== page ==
The Bookseller of Kabul by Åsne Seierstad Summary & Study Guide by BookRagsI was expecting a novel, along the lines of say, The Kite Runner. On the surface, though, The Bookseller of Kabul is a work of non fiction, an insight into the life of an ordinary (if middle class) Afghan family written by the western journalist allowed to share their home for several months.
Work of fiction? Or authentic family history? The book has been the subject of a lawsuit and, even now, no one seems sure whether some, all, or none of it is based on fact.
Whatever - the jacket text tells us that for more than twenty years Sultan Khan defied the Afghani authorities to supply books to the people of Kabul. He was arrested, interrogated and imprisoned, and watched illiterate soldiers burn piles of his books in the street. We are led to believe we are going to meet something of a folk hero of Afghanistan and the literary world. The reality is a little different.
For a start, this book isn’t really about books. It’s about a family and, consequently, about ignorance, oppression and bullying in a society the western world knows relatively little about. Sultan Khan is a domestic tyrant. He might be an educated man, but his control is absolute. His teacher wife, Sharifa, is supplanted (emotionally and geographically) by the uneducated and spoilt 16 year old that Khan takes as his second wife. Khan’s youngest sister, Laila, is little more than a slave to the rest of the family with no control or even influence over her own life. The male members of the family fare a little better, but even they are subject to the selfishness and arrogance of the patriarch.
Over and over again the same theme emerges: the injustices suffered by those without power and influence.
I don’t know whether the Bookseller of Kabul is based on fact or largely invented, but I have read enough about life in Afghanistan to know that while the detail may be invented, the overall picture is pretty accurate.
The Bookseller of Kabul Book Summary and Study Guide
It takes a novelistic approach, focusing on characters and the daily issues that they face. Disguising herself by wearing a burka , she lived with a bookseller and his family in Kabul which provided her with a unique opportunity to describe life as ordinary Afghan citizens saw it. As well as giving a historical account of events in Afghanistan as democracy is established, Seierstad focuses on the conditions of Afghan women who still live very much under the domination of men—Afghan traditions allow for polygamy and arranged marriage. She also addresses the conflict between westernization and traditional Islam , and gives an accessible account of Afghanistan's complex recent history under the rule of the USSR , the Taliban and coalition-supported democracy. Following global critical acclaim, many of the book's descriptions were contested by Rais, whose second wife Suraia sued the author in Norway for defamation. Seierstad won an appeal which overturned the previous ruling and cleared the author and her publisher, Cappelen Damm, of invading the privacy of the Rais family, and concluded that the facts of the book were accurate.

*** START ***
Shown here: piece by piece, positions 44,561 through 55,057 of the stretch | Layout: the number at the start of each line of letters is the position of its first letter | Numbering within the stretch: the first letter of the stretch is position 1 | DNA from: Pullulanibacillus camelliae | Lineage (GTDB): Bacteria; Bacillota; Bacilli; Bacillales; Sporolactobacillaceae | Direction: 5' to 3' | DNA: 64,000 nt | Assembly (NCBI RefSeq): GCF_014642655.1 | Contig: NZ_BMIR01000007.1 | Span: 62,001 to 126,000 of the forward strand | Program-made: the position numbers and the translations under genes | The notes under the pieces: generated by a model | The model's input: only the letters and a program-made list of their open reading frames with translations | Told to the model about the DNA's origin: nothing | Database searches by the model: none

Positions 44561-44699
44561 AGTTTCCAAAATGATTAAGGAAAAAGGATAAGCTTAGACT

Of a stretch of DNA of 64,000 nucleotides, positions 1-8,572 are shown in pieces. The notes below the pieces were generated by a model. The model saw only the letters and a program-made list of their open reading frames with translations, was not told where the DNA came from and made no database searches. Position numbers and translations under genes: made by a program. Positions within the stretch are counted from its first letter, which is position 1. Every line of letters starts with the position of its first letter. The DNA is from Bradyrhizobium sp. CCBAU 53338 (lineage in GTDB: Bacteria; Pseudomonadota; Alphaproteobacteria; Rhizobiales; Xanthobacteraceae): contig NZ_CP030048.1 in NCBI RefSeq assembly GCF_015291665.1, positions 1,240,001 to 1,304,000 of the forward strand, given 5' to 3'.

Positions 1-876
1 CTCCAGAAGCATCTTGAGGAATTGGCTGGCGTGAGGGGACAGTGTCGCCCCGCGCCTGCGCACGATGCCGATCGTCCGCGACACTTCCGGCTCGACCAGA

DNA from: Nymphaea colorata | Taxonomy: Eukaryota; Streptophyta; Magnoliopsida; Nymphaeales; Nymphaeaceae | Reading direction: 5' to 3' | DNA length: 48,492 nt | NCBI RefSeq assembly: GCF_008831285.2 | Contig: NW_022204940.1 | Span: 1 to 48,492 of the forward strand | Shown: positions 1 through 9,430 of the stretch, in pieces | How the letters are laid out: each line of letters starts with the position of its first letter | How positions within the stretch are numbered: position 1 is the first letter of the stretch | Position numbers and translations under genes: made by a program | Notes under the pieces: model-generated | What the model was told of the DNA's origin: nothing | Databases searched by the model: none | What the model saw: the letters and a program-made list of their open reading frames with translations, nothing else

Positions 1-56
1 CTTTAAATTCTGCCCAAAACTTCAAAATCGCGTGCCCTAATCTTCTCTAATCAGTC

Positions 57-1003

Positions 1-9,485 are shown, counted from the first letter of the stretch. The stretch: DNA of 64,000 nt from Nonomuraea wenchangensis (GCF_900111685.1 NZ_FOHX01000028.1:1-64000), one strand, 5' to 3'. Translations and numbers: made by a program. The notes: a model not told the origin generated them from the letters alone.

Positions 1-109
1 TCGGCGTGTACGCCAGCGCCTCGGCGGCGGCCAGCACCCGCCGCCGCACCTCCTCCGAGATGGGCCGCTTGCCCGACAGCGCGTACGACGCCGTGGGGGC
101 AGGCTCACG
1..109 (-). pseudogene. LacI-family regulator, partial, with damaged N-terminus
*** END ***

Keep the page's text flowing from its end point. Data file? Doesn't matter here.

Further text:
Detailed plot synopsis reviews of The Bookseller of Kabul In The Bookseller of Kabul, Asne Seierstad tries to answer the question: What kind of lives do Afghani men, women and children lead after the fall of the Taliban? She does this through a case study of one family. Economically, the Khans are not a typical Afghani family. The head, Sultan, owns bookstores in the country's capitol, and he is modestly wealthy. When the author, Asne Seierstad, first meets him, she is impressed by his seemingly liberal way of thinking, especially with respect to women. Seierstad thinks she might have struck a cultural anomaly in the male-dominated Afghan society and arranges to live with Sultan and his family to develop her story on life in Afghanistan. Click here to see the rest of this review.
The book tells the story of how people cope with the trials and tribulations of everyday life in a country with oppressive customs and traditions. The author lives with the Kahn family in their small crowded apartment to experience everyday life and to gather information for the book. In doing so, she reveals the oppressive nature of the life of Afghani women. Sultan Kahn is a bookseller. He receives training as an engineer but gives up that career because of his interest in books. He loves books from the time he is a child.
This Study Guide consists of approximately 22 pages of chapter summaries, quotes, character analysis, themes, and more - everything you need to sharpen your knowledge of The Bookseller of Kabul. The Bookseller of Kabul by Asne Seierstad is the story of the Sultan Kahn family.
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